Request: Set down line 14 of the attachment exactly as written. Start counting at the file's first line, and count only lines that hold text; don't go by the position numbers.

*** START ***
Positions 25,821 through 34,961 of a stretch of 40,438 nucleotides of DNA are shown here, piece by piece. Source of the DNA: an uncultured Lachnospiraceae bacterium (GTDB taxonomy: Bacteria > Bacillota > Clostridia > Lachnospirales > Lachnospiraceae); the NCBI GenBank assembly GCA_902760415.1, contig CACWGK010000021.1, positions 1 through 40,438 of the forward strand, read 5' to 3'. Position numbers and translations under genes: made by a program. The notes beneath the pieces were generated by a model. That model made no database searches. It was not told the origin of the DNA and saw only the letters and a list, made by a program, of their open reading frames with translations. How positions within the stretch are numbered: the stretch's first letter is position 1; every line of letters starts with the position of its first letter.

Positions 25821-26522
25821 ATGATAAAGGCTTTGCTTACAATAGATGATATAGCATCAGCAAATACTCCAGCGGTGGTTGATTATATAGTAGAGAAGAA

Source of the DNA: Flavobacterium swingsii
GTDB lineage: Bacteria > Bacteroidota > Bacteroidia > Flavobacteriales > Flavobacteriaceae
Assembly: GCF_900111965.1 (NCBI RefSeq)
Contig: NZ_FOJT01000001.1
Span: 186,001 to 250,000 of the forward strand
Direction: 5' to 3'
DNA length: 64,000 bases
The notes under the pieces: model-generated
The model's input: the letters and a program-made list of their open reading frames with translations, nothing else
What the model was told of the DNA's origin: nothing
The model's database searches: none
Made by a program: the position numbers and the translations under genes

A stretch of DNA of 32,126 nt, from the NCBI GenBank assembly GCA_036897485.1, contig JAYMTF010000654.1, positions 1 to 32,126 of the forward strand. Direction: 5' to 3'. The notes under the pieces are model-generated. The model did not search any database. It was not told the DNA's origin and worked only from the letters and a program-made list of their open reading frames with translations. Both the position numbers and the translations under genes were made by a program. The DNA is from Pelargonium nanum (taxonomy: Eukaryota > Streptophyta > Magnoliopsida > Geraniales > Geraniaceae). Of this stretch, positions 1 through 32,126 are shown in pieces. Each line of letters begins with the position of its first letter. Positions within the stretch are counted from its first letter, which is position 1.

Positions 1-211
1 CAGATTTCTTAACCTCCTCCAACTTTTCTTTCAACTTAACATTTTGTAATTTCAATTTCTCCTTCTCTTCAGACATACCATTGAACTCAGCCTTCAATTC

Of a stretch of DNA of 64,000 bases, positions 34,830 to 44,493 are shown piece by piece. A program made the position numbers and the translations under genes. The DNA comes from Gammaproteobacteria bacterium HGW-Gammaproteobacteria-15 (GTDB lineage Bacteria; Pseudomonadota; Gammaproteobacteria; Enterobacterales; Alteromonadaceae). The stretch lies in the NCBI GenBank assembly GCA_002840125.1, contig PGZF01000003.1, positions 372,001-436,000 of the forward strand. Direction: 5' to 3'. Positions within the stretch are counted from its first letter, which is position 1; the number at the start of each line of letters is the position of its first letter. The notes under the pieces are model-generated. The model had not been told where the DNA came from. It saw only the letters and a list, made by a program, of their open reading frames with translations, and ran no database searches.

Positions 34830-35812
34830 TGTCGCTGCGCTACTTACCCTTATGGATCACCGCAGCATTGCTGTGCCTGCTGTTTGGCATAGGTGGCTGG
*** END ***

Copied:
The model's database searches: none